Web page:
Fourth Circuit Holds cGMP Violations Do Not Create False Claims Under Medicare and Medicaid

Fourth Circuit Holds cGMP Violations Do Not Create False Claims Under Medicare and Medicaid

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In the first appellate decision of its kind, the U.S. Court of Appeals for the Fourth Circuit held on Friday, February 21, that because compliance with the Food and Drug Administration's (FDA) Current Good Manufacturing Practices (cGMP) regulations is not a precondition for reimbursement under Medicare and Medicaid, violations of the cGMP regulations by themselves cannot form the basis for False Claims Act (FCA) claims under those programs. The opinion can be found here.

The Fourth Circuit's decision, in United States ex rel. Rostholder v. Omnicare, Inc., No. 12-2431,1 comes on the heels of what appears to be an increased effort by the Department of Justice to enforce the cGMP regulations, through both criminal and civil sanctions. Early last year, for example, Deputy Assistant Attorney General Maame Ewusi-Mensah Frimpong warned that drug manufacturers who disregard cGMP do so "at their peril" and that the government would "be taking an especially hard look whenever patients are placed at an unacceptably high risk of harm by . . . violations of current good manufacturing practices."2 Soon thereafter, generic drug manufacturer Ranbaxy pleaded guilty to seven felonies related to cGMP violations at its Indian facilities and agreed to settle pending criminal and civil claims for a total of $500 million.3

The Decision

The Rostholder decision arises out of a qui tam lawsuit filed by a pharmacist/operations manager against Omnicare, the parent company of his former employer, Heartland Repack Services. The relator alleged that Heartland and Omnicare (the nation's largest nursing home pharmacy) operated a facility in Toledo, Ohio that packaged both penicillin and non-penicillin products in the same building, with inadequate separation and controls to prevent cross-contamination.4 After resigning from Heartland, the relator alerted the FDA to his concerns. According to the relator's allegations, the FDA investigated, found that the facility violated cGMP, and issued a warning letter to Omnicare.5 In response to the warning letter, Omnicare allegedly disposed of $19 million worth of inventory, but did not recall any of its drugs or otherwise reimburse the government for any drugs previously purchased.6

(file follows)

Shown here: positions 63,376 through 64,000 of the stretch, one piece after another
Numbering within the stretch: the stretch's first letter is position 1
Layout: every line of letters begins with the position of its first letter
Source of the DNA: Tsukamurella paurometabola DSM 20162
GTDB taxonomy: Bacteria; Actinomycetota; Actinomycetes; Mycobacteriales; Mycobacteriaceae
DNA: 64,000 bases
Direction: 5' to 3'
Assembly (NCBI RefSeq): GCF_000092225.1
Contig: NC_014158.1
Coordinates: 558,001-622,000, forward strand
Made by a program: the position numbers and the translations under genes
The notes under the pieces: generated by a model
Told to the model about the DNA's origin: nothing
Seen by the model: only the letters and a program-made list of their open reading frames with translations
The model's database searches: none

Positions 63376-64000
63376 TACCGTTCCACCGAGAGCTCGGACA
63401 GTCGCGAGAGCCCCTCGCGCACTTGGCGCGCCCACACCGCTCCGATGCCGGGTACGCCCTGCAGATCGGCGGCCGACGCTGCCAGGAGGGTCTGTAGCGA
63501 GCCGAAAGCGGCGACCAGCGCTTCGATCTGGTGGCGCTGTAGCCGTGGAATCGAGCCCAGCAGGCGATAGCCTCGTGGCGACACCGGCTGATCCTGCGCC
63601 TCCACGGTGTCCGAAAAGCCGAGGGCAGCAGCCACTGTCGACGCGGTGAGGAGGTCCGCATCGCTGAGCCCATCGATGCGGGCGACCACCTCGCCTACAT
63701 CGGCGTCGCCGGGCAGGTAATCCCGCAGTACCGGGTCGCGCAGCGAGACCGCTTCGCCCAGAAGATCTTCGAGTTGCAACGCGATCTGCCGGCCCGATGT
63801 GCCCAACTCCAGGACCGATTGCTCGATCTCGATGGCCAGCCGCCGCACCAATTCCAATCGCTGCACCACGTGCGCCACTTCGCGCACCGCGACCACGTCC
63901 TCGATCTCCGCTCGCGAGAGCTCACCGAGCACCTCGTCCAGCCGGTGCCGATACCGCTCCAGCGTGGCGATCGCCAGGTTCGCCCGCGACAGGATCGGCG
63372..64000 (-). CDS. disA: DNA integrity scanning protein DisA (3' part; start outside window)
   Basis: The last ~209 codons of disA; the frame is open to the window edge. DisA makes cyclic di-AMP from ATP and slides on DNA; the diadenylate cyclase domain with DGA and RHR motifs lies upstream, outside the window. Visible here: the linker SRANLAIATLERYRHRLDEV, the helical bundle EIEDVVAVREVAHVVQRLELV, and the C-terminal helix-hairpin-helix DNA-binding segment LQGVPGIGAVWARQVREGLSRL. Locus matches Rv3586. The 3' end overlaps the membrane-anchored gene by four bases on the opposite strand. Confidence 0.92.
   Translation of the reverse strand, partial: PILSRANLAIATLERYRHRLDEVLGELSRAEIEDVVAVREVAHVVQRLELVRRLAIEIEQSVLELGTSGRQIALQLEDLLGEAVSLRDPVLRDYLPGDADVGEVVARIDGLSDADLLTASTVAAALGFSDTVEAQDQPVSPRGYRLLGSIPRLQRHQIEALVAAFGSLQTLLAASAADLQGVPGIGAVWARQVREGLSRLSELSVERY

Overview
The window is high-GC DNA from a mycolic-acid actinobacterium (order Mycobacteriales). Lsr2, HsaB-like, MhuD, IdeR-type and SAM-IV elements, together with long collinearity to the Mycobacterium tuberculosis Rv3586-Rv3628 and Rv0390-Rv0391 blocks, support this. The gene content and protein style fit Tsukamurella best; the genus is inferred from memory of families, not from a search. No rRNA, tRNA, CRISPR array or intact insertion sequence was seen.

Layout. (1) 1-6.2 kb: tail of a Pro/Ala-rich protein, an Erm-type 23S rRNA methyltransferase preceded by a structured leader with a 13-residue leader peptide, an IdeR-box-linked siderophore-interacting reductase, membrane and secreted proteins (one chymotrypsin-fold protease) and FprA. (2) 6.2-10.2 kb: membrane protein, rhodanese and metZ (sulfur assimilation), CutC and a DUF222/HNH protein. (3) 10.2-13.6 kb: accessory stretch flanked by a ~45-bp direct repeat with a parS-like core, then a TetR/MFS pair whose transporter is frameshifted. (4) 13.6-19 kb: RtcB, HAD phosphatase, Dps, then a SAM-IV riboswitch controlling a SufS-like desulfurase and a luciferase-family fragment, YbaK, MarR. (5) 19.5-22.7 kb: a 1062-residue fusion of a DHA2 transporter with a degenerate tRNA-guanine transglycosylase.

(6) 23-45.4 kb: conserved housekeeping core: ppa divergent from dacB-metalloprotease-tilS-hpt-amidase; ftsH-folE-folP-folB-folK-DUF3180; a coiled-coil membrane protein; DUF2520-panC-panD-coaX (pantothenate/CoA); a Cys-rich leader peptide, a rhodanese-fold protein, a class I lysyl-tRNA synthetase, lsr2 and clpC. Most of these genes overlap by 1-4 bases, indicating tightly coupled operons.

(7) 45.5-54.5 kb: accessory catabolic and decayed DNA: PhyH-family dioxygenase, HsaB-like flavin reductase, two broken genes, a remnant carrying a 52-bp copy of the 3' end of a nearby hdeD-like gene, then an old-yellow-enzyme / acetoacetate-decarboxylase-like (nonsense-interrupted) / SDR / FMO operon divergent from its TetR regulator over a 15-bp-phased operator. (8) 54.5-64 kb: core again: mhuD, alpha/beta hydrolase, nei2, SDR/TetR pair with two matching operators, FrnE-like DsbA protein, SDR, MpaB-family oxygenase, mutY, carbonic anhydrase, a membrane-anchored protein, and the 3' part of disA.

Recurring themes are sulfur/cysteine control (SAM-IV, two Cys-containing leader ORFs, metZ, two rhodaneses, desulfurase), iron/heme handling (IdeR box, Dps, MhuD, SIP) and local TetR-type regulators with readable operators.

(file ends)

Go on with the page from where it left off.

The relator alleged that, in violation of the FCA, Omnicare had submitted for reimbursement to Medicare and Medicaid claims for drugs that were not packaged in conformance with cGMP "and therefore [were] adulterated and misbranded, . . . not in their FDA-approved form, and thus ineligible for  coverage under government programs."7 The government declined to intervene and, in late 2012, Judge Blake of the U.S. District Court for the District of Maryland granted Omnicare's motion to dismiss.8

The Fourth Circuit affirmed the dismissal. It acknowledged that drugs not packaged in conformance with cGMP are "adulterated" within the meaning of the Food, Drug and Cosmetic Act (FDCA).9 In an FCA case, however, the court reasoned, the question is not whether the drugs were "adulterated," but whether they were reimbursable under Medicare and Medicaid.10 Under Medicare and Medicaid the government will only reimburse "covered outpatient drugs," which are defined by statute as drugs "approved for safety and effectiveness under the Food, Drug, and Cosmetic Act."11 The court found nothing to suggest that approved drugs, even if "adulterated," somehow lose their approved status.12

Because the court concluded that "adulterated drugs are subject to reimbursement by Medicare and Medicaid," it held that there was simply no "false statement or fraudulent course of conduct as required for an FCA claim."13 Stressing that falsity of claims and materiality to the government's decision to pay are distinct elements of FCA claims, the court further held that, there being no "falsity," it did not matter whether cGMP compliance was material to the government's decision to reimburse Omnicare for the allegedly adulterated drugs.14 Without any "false statement or other fraudulent misrepresentation," the court held, there could be no FCA liability.15 For the same reason, the court, in a one-sentence footnote, rejected any effort to re-characterize the relator's claims under an "implied certification" or "worthless services" theory.16 In explaining its rationale, the court reiterated that the FCA is a statute meant to protect the government from fraud rather than "a sweeping mechanism to promote regulatory compliance."17

Implications

1. The Rostholder decision gives strength to an important defense in FCA cases based on cGMP violations, particularly in those circuits-which include the Fifth and Seventh as well as the Fourth-that have not adopted the implied certification theory of liability.

2. How influential the decision will prove to be in the large number of circuits that have embraced implied certification liability remains to be seen. In those circuits, relators and the government will likely argue that although cGMP compliance is not an express condition for reimbursement under Medicare and Medicaid, it should be treated as an implicit one.